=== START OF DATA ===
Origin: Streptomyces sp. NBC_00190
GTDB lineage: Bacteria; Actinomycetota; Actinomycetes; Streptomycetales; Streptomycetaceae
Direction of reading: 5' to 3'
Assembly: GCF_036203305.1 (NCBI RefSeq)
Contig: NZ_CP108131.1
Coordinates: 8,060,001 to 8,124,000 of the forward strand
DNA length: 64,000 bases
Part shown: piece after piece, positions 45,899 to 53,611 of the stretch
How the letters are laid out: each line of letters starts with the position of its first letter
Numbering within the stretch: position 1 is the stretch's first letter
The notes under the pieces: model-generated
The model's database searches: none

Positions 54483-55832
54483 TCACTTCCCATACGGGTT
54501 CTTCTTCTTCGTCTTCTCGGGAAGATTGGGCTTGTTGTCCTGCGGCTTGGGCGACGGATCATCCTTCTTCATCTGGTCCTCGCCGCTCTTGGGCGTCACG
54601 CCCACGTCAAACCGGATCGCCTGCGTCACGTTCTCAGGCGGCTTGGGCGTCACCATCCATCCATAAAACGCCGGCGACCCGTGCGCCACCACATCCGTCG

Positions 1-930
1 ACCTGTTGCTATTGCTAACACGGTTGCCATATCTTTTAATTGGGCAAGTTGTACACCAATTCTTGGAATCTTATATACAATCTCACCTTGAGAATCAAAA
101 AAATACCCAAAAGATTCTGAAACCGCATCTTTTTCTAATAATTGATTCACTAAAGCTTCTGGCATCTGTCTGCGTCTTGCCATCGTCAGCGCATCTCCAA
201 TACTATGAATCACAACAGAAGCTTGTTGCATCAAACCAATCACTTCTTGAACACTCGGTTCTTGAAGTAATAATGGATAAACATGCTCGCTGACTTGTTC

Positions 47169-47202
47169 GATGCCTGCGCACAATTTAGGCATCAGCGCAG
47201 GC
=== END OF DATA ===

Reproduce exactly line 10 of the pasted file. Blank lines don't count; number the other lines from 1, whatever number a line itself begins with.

Numbering within the stretch: position 1 is the stretch's first letter